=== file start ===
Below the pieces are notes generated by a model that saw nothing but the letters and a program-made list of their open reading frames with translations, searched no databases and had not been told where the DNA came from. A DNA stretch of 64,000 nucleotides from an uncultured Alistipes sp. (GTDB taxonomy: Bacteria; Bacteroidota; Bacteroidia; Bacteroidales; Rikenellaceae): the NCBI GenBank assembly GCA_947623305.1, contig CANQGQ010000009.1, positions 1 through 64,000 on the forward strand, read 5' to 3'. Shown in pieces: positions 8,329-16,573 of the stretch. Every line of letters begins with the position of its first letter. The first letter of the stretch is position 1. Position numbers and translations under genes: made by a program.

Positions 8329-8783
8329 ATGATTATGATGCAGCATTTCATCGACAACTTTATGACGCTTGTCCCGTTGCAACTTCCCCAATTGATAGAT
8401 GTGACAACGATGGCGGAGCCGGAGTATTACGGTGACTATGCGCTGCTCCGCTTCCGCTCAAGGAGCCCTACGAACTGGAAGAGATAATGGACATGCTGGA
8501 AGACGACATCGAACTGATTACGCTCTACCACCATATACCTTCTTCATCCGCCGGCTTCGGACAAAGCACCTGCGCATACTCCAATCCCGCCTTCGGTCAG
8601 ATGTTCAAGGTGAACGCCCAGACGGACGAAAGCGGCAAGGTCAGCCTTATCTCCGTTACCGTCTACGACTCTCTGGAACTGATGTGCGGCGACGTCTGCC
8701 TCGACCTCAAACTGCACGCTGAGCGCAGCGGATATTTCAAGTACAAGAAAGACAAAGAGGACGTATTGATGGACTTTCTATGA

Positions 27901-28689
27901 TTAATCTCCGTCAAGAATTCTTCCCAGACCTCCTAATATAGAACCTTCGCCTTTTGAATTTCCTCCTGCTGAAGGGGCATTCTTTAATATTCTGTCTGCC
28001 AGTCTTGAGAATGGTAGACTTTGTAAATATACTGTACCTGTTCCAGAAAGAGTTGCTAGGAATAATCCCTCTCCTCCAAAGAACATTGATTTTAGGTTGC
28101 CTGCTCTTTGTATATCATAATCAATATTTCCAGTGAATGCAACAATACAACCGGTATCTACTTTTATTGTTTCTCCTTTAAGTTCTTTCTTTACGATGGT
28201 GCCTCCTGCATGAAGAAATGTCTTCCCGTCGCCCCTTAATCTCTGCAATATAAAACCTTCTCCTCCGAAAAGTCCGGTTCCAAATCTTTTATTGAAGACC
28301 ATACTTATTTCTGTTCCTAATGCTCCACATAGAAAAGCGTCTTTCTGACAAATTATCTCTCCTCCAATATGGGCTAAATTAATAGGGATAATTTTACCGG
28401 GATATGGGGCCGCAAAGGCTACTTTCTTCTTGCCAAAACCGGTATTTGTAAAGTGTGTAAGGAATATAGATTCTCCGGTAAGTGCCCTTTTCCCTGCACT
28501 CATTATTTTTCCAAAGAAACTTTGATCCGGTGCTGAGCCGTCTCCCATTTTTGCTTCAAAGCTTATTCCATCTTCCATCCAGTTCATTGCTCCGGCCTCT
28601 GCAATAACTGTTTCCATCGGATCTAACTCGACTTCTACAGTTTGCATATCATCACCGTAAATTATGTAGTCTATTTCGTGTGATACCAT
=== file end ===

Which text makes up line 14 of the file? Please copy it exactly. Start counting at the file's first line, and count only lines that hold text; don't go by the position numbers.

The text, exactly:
28401 GATATGGGGCCGCAAAGGCTACTTTCTTCTTGCCAAAACCGGTATTTGTAAAGTGTGTAAGGAATATAGATTCTCCGGTAAGTGCCCTTTTCCCTGCACT